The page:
Kadya Molodowsky (1894-1975) was among the most accomplished and prolific of modern Yiddish poets. Between 1927 and 1974, she published six major books of poetry, as well as fiction, plays, essays, and children's tales. Molodowsky participated in nearly every aspect of Yiddish literary culture that existed in her lifetime, first in Poland, where she lived until 1935, when she emigrated, and then in America.
Before her emigration, Molodowsky taught young children in the Yiddish schools of Warsaw. In New York, she supported herself by writing for the Yiddish press and founded a literary journal, Svive (Surroundings), which she edited for nearly thirty years. Briefly during the early 1950s, Molodowsky wrote and edited Yiddish publications in the new state of Israel. She returned there in 1971 to receive the Itzik Manger Prize, the most prestigious award in Yiddish letters.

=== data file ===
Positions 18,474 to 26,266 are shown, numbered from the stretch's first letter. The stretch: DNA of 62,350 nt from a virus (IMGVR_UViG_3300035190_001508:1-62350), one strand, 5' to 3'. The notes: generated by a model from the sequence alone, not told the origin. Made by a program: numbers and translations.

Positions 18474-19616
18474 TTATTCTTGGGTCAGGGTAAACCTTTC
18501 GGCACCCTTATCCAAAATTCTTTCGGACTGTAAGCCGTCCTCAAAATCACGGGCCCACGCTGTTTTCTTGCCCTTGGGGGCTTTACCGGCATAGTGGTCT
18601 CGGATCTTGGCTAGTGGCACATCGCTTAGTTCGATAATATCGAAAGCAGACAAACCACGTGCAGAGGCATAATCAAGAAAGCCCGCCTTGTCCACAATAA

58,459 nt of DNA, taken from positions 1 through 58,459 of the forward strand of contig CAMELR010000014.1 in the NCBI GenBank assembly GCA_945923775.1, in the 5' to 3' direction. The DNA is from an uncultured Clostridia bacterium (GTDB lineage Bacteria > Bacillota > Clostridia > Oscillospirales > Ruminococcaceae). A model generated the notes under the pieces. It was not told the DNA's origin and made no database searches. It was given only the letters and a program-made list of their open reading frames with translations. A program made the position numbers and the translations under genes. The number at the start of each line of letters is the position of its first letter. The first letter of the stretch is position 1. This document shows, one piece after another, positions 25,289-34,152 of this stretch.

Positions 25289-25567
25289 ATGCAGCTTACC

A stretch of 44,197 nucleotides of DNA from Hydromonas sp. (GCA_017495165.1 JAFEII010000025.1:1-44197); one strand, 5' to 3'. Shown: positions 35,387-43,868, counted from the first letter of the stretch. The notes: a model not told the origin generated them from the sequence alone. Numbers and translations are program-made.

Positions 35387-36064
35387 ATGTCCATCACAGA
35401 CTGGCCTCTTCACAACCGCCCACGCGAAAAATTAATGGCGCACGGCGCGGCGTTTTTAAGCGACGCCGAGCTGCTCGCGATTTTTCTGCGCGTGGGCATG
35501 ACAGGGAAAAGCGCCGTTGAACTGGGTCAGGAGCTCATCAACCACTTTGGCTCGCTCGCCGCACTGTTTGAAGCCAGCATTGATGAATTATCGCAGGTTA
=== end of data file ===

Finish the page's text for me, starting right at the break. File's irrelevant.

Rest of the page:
Translator and editor Kathryn Hellerstein has taken on the challenge of presenting the breadth and scope of over 50 years of Molodowsky's published Yiddish poetry.
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